There is one case study offered. A woman who worked first as a salesperson but couldn't learn the job (I was one throughout high school, during college and as a second job later;) as a waitress (I was fired from my one week as one but was hired for my physical assets.) She then went to college to become a social worker. Though it was "complex" she was able to complete the program. Her family misunderstood her problems and thought she should be like everybody else. Her friends deserted her for family and/or career. Though nobody else thought so she thought if she went to grad school she would be successful. She made three suicide attempts in a two year period and according to Rourke "lacks the cognitive/affective flexibility to deal with the changing needs of individual clients, and the emotional strength to survive the stresses inherent even in a light caseload." Somehow she got disability-few people with NLD do.

I have a Masters in Social Work from Fordham GSS; I passed the CSW test (now licensing) while still in school without studying--I looked for patterns the night before and had studied throughout school. My cum was a 3.84 and my final field placement evaluation was "outstanding" in all areas. I was invited back to work there and did for a time. I'm not an anomaly but an intelligent woman who happens to have NLD. (And yes I found it ironic that they picked a woman who majored in social work, but really when we have problems we want to understand ourselves. Life was much more fun when I majored in Urban Studies undergrad.)

As I didn't know what was wrong for so many years I was forced to adapt to the world not the world to me and guess what? I survived. I never once had any true suicide thoughts. I didn't know what depression felt like until I went on anti-anxiety meds. Depression is the flip side of anxiety. I never let my anxiety affect my work negatively but worked until I burnt as I had no "stop" button.

And I appreciated the seriousness of my problems. I asked therapists I knew for help and/or recommendations for ones who specialized in NLD. Nada. I wrote to every NLD organization I could find and never received responses.

This is not to say my life hasn't been happy. At times it's been overfilled with joy; other times mundane; still other times sad or depressed. In other words mine has been a regular life.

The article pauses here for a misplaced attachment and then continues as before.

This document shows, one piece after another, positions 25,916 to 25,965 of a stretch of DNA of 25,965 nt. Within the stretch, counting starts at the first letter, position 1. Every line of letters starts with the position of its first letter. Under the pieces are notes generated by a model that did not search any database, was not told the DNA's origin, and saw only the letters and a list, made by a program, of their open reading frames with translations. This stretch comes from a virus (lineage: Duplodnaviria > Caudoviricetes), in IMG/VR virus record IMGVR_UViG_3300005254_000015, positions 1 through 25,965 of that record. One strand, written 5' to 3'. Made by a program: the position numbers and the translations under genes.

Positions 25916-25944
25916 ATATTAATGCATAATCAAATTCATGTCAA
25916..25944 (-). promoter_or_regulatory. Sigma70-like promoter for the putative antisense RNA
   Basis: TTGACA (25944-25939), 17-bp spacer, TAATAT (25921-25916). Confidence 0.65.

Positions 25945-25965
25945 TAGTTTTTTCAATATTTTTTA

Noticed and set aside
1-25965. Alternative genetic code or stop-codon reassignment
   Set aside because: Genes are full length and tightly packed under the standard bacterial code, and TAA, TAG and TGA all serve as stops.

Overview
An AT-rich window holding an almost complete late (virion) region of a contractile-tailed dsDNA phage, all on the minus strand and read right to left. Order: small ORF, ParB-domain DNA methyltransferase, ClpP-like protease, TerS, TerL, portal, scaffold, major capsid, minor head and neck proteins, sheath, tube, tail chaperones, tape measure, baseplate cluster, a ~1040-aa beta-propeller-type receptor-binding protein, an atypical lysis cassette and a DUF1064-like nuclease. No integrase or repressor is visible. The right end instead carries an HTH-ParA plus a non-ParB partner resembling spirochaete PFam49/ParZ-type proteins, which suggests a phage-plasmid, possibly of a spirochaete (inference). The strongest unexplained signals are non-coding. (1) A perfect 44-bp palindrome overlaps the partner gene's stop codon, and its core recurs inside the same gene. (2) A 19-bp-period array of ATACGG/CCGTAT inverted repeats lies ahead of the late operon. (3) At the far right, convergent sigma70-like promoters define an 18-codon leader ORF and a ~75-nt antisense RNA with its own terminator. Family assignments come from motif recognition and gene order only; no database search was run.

I refuse to let my life not be meaningful.

I beg for studies on adult NLD. It's past our time. As Asperger's "evolved" out of autism, the different problems of NLD should be recognized and studied. We're the final frontier in the neuropsychological revolution, and it's time for us to use all available weapons
1) Rourke, B. P., Young, G. C., & Leenaars, A. (1989). A childhood learning disability that predisposes those afflicted to adolescent and adult depression and suicide risk. Journal of Learning Disabilities, 22,169-175.
2)Bigler, E. D. (1989). On the neuropsychology of suicide. Journal of Learning Disabilities, 22, 180-185.
3)Fletcher, J. M. (1989). Nonverbal learning disabilities and suicide: Classification leads to prevention. Journal of Learning Disabilities, 22, 176 & 179.
4)Kowalchuk, B., & King, J. D. (1989). Adult suicide versus coping with nonverbal learning disorder. Journal of Learning Disabilities, 22, 177-179.
5)Rourke, B. P. (1989). Nonverbal learning disabilities, socioemotional disturbance, and suicide: A reply to Fletcher, Kowalchuk & King, and Bigler. Journal of Learning Disabilities, 22,186-187.

© 2011 Pia Savage

About the Author

Pia Savage

Pia Savage is a writer, journalist, and former social worker diagnosed with Non Verbal Learning Disorder.

You are reading

Odd Girl In

Do I Have Time to Make A Difference?

I want neither my life nor my time spent learning about NLD to be wasted.

Stop Fearing NLD

New literature on NLD should be positive.

Wiser After 40

I recently realized that many of my accomplishments happened after I was 40.